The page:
Two independent journalists who filed an excessive force lawsuit against the Portland police will receive a $55,000 settlement from the city, the Associated Press reports. When the suit was filed in July of 2020, it asked for $1 million from the city. Cory Elia and Lesley McLam were both contributing to Village Portland and KBOO Community Radio when they were arrested for live streaming a Black Lives Matter demonstration.
Besides this incident, this isn’t the first set of issues Porconcerningave had concerning citizens. The federal government filed a civil lawsuit in 2012 against the city of Portland, where a 15-month investigation concluded the police used excessive force against mentally ill people. Questions remain years later on how the city will account for improvements requested by the Justice Department. In 2021, a circuit court ruled the police force had violated state law by live streaming and recording protests. According to city records, the Associated Press notes that Portland paid $335,000 in 2021 to settle protest-related lawsuits involving police.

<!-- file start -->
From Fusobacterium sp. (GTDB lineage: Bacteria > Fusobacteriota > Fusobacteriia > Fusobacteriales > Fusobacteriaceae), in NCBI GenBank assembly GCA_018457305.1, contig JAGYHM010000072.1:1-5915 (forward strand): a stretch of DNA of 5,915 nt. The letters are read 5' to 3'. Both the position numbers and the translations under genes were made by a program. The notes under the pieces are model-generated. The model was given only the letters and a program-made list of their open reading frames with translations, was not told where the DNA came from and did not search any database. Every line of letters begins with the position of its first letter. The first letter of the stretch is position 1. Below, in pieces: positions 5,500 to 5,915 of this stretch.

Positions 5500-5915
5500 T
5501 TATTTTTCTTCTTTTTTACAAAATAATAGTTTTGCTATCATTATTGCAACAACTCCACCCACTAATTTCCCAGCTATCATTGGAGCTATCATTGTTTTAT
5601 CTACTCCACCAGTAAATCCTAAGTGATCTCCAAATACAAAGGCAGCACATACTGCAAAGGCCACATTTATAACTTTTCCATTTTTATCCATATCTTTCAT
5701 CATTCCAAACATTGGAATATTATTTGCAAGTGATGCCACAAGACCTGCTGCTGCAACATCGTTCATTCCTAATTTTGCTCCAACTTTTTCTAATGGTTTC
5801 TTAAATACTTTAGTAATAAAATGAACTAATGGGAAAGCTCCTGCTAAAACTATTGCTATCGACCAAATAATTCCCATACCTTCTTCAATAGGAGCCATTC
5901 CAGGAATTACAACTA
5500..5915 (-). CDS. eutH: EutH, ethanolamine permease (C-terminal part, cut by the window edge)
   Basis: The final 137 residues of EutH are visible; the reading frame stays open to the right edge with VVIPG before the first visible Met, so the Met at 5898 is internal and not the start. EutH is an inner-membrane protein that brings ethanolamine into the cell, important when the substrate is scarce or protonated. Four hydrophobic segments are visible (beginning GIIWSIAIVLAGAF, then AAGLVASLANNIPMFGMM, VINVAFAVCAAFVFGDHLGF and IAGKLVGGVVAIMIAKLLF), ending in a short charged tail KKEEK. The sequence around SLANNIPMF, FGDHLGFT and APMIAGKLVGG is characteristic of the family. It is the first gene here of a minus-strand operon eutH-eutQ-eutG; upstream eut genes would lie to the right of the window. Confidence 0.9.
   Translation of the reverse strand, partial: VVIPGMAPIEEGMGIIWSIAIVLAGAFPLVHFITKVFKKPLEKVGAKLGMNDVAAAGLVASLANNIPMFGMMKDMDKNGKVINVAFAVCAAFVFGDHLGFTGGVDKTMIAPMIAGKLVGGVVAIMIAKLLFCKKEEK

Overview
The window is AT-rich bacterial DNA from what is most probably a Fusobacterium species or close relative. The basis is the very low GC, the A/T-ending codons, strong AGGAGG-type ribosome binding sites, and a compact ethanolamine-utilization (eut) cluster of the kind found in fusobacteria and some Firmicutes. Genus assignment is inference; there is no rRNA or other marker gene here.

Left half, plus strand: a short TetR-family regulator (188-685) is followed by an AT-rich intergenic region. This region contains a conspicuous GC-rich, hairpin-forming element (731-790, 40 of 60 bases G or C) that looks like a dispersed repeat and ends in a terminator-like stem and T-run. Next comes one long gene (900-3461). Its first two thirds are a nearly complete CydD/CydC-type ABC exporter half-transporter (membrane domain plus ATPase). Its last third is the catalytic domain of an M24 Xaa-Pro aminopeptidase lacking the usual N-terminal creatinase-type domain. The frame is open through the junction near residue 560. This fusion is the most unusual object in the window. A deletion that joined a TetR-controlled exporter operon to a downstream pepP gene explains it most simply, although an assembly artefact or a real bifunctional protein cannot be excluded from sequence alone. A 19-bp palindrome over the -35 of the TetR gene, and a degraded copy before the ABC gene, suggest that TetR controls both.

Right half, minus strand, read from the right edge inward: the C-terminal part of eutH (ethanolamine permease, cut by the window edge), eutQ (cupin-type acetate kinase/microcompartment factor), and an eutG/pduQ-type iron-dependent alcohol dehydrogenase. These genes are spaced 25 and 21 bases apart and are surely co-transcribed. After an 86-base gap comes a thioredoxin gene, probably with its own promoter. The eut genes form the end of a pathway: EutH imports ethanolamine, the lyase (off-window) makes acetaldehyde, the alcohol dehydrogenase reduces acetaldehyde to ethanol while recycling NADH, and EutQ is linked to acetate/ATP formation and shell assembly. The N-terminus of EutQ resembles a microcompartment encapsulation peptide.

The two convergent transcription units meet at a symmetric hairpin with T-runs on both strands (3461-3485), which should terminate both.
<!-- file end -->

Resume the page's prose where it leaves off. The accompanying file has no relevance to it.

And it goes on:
Elia was forced to the ground by at least four officers while live streaming the protest. McLam, who was trying to take Elias’ phone and press pass for him, was promptly tackled by police, according to the lawsuit. The lawsuit further alleges Eliasuffered breathing difficulty from heightened asthma symptoms because of tear gas and a head injury.
Within the suit, Elia and McLam called for intensive training to be required for police on civil disobedience, the importance of the press, and crowd de-escalation techniques.
Elia said in a statement that he filed the suit “because the suppressive tactics used by the police to silence journalists is not only a violation of the First Amendment, but an attack on the public’s right to be informed of the injustices happening in their own community at the hands of those who are sworn to ‘protect and serve.’”